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By J.D. Houvener
Patent Attorney and Founder

If I submit an application for a standard mark which is now pending, great. Can I submit an addendum for additional goods and services? For example, my standard mark application shows a can of beans, but I also want the goods and services of a bicycle tire. Can I submit an addendum, or am I able to withdraw the app and resubmit entirely? What do you think here?

Good question. So, the USPTO is never going to allow you to expand your goods and services beyond what you put on paper when you submitted it. Okay, you are allowed to make minor alterations to a trademark application prior to it being examined. For example, if the logo you submitted wasn’t very good or you want to submit a slightly altered logo, you could potentially do that as long as those alterations aren’t material to the trademark significance of the logo or the product or services.

For example, I’ve had clients who we submitted a trademark, it got pushed back because they translated it in some abstract language to something that the client didn’t want it to, right? And so we ended up going back and changing the logo slightly, adding a hyphen to it. Okay, USPTO allowed that because it was not significant to the commercial impression. Same thing with periods and exclamation points, generally we can delete or add those if we need to, but it has to be before the trademark is examined without trademark approval, or examiner approval.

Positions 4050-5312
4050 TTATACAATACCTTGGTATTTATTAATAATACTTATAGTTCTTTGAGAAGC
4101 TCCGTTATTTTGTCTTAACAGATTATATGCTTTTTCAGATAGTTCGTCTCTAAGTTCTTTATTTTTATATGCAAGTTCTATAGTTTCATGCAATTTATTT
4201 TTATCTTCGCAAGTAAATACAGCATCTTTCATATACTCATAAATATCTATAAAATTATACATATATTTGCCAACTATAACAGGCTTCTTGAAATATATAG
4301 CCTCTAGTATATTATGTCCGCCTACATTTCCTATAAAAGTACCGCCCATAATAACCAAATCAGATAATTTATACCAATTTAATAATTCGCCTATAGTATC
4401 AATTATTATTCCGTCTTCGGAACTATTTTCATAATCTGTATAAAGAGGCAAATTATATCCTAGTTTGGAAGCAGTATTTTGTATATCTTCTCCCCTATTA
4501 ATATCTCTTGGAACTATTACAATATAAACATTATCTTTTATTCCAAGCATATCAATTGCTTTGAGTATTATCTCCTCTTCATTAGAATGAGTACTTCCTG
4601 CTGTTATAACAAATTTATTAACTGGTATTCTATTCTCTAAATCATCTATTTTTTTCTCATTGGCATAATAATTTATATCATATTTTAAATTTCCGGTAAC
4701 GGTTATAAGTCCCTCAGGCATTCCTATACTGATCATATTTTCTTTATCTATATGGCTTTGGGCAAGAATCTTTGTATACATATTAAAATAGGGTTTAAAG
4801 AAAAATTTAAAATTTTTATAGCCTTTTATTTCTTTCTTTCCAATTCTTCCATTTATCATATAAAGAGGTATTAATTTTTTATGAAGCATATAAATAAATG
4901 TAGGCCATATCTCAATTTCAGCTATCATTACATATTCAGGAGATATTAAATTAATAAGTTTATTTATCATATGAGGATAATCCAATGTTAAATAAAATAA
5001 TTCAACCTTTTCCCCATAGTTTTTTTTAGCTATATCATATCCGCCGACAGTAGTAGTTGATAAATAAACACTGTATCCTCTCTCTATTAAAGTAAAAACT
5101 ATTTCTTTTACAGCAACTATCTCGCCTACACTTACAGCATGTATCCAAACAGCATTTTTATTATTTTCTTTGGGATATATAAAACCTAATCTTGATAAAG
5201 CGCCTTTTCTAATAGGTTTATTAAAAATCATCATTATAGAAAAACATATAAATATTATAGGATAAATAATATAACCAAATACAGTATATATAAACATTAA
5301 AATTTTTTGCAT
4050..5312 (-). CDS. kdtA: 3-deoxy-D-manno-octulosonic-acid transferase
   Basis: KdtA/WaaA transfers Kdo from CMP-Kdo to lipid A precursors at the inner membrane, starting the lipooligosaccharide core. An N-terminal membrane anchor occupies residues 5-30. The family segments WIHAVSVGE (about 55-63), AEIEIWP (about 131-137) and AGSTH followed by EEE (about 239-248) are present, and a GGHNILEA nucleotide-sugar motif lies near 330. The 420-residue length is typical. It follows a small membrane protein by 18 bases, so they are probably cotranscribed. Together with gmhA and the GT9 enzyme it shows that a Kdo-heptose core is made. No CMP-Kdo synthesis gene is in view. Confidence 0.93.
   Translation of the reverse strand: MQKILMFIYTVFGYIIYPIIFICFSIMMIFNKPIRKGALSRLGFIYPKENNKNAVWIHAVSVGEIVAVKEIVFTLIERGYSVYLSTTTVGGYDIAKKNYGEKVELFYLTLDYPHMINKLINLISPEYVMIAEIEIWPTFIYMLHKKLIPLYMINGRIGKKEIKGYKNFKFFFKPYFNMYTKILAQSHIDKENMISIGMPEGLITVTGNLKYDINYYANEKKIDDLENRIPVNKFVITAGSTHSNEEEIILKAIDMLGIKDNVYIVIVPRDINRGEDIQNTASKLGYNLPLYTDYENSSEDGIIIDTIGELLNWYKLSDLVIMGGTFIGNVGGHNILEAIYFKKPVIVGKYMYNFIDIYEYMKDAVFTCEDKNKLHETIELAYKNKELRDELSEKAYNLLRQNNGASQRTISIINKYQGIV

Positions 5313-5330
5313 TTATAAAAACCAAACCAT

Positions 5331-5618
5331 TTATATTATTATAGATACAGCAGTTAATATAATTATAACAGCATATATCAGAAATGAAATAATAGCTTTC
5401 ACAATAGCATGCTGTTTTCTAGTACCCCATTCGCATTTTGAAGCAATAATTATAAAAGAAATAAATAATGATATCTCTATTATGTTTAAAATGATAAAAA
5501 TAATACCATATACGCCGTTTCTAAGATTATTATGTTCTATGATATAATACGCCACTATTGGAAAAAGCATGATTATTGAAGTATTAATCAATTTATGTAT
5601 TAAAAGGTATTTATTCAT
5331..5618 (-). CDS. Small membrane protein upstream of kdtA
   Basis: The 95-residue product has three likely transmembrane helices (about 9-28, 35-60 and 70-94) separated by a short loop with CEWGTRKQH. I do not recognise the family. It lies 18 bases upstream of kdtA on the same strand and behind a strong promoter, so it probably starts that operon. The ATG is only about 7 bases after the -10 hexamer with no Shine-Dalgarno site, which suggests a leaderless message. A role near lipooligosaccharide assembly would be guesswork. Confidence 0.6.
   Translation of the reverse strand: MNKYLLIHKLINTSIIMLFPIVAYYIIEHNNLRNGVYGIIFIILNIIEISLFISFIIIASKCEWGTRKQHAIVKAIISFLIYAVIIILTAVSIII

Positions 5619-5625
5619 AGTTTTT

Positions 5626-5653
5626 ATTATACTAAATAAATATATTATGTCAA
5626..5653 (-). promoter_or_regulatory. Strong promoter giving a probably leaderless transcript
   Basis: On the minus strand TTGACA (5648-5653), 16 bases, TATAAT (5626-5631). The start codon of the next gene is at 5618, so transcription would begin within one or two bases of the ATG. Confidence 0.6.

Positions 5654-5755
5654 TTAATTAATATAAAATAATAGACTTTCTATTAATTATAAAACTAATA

Got it. Yeah, on the patent side, it’s from a provisional you can file the invention and its scope and in the non-provisional phase when you write the new updated spec and claims you can never go broader, you can’t add new subject matter, it can only add more detail so it can be more enriched in a way, yeah, add more nuance, they kind of sound similar, right? It’s very similar. So, like the idea of adding the bicycle tire inflator or whatever that was, you know, add that, right? Can of beans but maybe you could do some hyphens, can of beans hyphens, maybe not even, I mean, they’re gonna want you to keep can of beans, right? They would allow you to say can of pinto beans, okay, right? You get more narrow and more specific, but you can never expand that to say can of beans and carrots, got it, right?

Yeah, so that’s why a lot of times clients will file an intent to use applications, which basically mean the client’s not in business yet but they’re going to be and if that’s the case then we do a much larger broader application listing a ton of different products and services because when they ultimately go to market they might only sell the can of beans, in which case we need to delete all the other things like the can of carrots and all that kind of thing, got it.

About the Author
J.D. Houvener is a Registered USPTO Patent Attorney who has a strong interest in helping entrepreneurs and businesses thrive. J.D. leverages his technical background in engineering and experience in the aerospace industry to provide businesses with a unique perspective on their patent needs. He works with clients who are serious about investing in their intellectual assets and provides counsel on how to capitalize their patents in the market. If you have any questions regarding this article or patents in general, consider contacting J.D. at